While more and more people are becoming aware of feral cats, it still seems to come as a shock to them when they learn the volume of kittens that can be produced! It is my personal theory that Kind-Hearted Cat Lovers have created the cat over-population situation. Let me explain.
In “the wild”, a litter of, say 4 kittens, would have a 50% mortality rate by the time the kittens were 4 weeks old. Then an additional 50% would die by the time they were 4 months old. Death can be due to predation, disease, unfortunate genetic mutation, or just too many kittens in the litter. Predation can be from coyotes, raccoons, dogs, cars, birds of prey and even tom cats have been known to eliminate the kittens fathered by another tom, somehow they seem to know. The mom cats cannot be with the kittens 24/7. Disease can be as simple as flea infestation resulting in anemia. All kittens have some form of worms, some are healthy enough to handle it, while in others it can lead to death. Poor nutrition can result in an increased amount of upper respiratory and other ailments. If the colony has been reproducing at a fast pace and there have been no vaccinations administered, an entire colony can fall ill. Cats are prolific reproducers. Environmental factors can produce mutations and mistakes when the genes are synching up, resulting in tiny errors. Kittens grow really fast, too, and those tiny errors may not be a problem when the kitten is just born, but an insurmountable problem when they reach 4 months. Organs that are just not quite right can support a creature weighing a pound, but when that creature grows to 4 pounds it will fail. You may have heard of “fading kitten syndrome,” and this may be a cause. A mom cat can give birth to 1 to 8 kittens. Colonies will increase production to match and exceed resources available. If everything works out right and none of the kittens die, it is the rare mom that can continue to support 8 kittens to weaning even if there is sufficient food. She would have to eat constantly and her body would give out, if not her milk supply. Somehow the moms know this and make a decision. This can be why you find the single kitten, crying in the window well or middle of the driveway, this is the one left behind as she reduces her load. She may also abandon kittens that she senses may have an illness or weakness, knowing that her efforts will not pay off in the long run.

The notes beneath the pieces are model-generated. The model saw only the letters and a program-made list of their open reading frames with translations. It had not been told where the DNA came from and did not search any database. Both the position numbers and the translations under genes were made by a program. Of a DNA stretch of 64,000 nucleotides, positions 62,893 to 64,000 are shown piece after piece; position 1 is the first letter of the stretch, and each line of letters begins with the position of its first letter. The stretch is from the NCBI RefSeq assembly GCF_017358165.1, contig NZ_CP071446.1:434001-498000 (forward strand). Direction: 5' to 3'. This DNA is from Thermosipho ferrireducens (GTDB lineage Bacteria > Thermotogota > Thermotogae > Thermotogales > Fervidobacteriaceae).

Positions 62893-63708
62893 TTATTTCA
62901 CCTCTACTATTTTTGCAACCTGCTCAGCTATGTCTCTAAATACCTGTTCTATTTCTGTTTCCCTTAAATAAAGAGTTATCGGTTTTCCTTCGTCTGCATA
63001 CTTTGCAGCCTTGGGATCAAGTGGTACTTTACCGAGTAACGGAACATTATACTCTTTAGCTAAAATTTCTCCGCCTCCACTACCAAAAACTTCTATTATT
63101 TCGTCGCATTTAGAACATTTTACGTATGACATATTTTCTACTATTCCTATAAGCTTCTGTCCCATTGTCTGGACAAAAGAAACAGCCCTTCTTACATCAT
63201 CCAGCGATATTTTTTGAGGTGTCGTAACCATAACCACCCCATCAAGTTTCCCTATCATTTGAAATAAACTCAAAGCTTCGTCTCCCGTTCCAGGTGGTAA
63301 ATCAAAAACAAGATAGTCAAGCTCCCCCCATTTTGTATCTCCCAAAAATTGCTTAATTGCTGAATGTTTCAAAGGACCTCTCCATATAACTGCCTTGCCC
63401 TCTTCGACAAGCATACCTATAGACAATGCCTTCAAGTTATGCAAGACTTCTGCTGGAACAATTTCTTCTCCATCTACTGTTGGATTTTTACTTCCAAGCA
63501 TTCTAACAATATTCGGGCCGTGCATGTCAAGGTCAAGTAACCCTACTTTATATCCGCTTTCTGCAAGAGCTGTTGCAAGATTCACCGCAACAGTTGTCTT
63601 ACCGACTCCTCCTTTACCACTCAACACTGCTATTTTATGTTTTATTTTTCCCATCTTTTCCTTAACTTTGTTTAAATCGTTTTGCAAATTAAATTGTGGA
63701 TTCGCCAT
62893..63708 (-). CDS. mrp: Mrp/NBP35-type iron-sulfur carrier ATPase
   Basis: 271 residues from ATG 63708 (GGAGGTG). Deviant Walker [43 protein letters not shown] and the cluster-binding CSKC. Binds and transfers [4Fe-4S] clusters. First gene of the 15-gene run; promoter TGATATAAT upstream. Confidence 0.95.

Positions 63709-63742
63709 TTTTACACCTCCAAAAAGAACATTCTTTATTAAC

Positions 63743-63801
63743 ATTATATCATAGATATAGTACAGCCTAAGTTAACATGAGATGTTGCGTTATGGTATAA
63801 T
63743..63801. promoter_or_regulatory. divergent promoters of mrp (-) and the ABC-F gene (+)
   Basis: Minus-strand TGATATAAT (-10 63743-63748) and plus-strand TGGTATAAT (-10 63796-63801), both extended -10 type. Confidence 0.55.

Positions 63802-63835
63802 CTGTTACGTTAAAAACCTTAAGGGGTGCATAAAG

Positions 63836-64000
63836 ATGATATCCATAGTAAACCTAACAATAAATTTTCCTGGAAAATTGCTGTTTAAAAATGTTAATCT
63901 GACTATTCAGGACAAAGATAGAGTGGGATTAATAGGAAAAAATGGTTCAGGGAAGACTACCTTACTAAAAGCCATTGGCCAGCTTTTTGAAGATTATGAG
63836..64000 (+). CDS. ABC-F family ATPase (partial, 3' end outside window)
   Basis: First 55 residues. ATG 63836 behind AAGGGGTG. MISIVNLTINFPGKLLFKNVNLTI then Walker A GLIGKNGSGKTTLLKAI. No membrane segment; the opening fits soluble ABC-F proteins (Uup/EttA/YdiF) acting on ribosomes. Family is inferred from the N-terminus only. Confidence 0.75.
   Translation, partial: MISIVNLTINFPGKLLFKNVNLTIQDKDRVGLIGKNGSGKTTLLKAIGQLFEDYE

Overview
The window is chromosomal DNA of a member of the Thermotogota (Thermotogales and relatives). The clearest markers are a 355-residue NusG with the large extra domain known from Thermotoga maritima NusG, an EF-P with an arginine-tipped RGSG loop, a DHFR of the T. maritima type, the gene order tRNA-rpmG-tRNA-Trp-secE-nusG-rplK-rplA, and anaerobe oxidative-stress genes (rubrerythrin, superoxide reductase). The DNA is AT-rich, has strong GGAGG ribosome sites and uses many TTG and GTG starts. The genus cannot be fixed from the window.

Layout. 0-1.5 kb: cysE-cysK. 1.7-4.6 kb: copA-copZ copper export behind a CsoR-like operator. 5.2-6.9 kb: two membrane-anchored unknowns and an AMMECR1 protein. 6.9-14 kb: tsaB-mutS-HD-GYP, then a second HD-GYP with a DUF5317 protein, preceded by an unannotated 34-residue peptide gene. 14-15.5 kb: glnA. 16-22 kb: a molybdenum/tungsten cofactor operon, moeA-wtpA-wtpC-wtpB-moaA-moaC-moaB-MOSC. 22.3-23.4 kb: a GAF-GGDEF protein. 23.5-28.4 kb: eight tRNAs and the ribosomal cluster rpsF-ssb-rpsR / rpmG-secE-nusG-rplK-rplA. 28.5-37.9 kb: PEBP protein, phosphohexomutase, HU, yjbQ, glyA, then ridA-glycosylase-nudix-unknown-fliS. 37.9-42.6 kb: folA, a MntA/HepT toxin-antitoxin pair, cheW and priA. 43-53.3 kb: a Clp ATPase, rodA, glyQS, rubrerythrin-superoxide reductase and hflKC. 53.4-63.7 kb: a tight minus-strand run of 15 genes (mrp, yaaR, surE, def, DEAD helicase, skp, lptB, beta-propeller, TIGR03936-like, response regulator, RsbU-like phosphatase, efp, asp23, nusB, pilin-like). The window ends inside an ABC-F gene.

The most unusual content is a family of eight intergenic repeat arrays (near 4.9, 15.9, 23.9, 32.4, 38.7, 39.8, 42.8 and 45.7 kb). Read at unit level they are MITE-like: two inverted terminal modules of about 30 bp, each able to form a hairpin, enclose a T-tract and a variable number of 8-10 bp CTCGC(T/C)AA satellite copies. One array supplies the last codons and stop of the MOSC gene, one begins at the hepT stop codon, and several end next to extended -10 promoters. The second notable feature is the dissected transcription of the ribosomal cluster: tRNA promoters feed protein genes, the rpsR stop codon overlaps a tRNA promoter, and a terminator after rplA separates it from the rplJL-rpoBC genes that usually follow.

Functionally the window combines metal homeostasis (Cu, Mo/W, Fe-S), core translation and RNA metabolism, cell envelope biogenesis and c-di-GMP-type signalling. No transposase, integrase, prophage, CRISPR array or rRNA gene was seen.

So, back to the Kind-Hearted Cat Lovers (KHCLs)
The KHCLs come upon a litter of kittens, the mom is out shopping and the KHCLs assume the kittens are ABANDONED!!! and sweep them up to SAVE!!! them. They take them to a shelter, after dozens of phone calls with much begging and promises of monetary donations if the shelter will just save these kittens. Now, these are kittens that up to 75% of whom would die on their own. The shelter expends every resource (money, time, space) to make each and every kitten live. As they should. This can be an enormous drain on the shelter and has caused many to go belly-up as the kittens get older and the frequency of adoptions are reduced as the kittens age. Shelter conditions can go downhill despite the efforts of staff and volunteers – overcrowding and the resulting illnesses and expense to treat those illnesses. The shelters in this situation are then unable to pull adoptable animals from animal control – directly leading to increased euthanasia due to lack of space. And in the meantime, the mom cat, free of this last litter, is pregnant again and will produce another 1 to 8 kittens in a few weeks.